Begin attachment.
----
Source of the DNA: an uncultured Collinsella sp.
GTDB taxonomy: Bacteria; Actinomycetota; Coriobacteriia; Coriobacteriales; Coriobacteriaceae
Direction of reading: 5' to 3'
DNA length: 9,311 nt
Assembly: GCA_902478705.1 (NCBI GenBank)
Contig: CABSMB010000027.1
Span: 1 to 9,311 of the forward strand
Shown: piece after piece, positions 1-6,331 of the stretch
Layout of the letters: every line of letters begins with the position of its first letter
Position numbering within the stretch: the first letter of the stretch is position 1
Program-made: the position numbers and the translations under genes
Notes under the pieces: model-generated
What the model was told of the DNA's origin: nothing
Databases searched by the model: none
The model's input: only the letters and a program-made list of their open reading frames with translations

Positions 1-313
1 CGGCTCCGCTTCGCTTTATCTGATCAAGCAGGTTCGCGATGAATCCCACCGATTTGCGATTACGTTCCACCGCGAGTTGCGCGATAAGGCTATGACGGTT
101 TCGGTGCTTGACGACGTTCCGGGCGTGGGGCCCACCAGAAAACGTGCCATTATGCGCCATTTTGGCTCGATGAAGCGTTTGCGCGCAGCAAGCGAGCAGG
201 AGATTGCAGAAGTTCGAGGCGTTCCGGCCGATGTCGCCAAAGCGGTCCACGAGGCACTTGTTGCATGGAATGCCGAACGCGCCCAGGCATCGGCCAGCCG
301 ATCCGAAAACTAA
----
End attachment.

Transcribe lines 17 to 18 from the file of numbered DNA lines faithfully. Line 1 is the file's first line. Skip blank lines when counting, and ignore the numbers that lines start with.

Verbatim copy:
1 CGGCTCCGCTTCGCTTTATCTGATCAAGCAGGTTCGCGATGAATCCCACCGATTTGCGATTACGTTCCACCGCGAGTTGCGCGATAAGGCTATGACGGTT
101 TCGGTGCTTGACGACGTTCCGGGCGTGGGGCCCACCAGAAAACGTGCCATTATGCGCCATTTTGGCTCGATGAAGCGTTTGCGCGCAGCAAGCGAGCAGG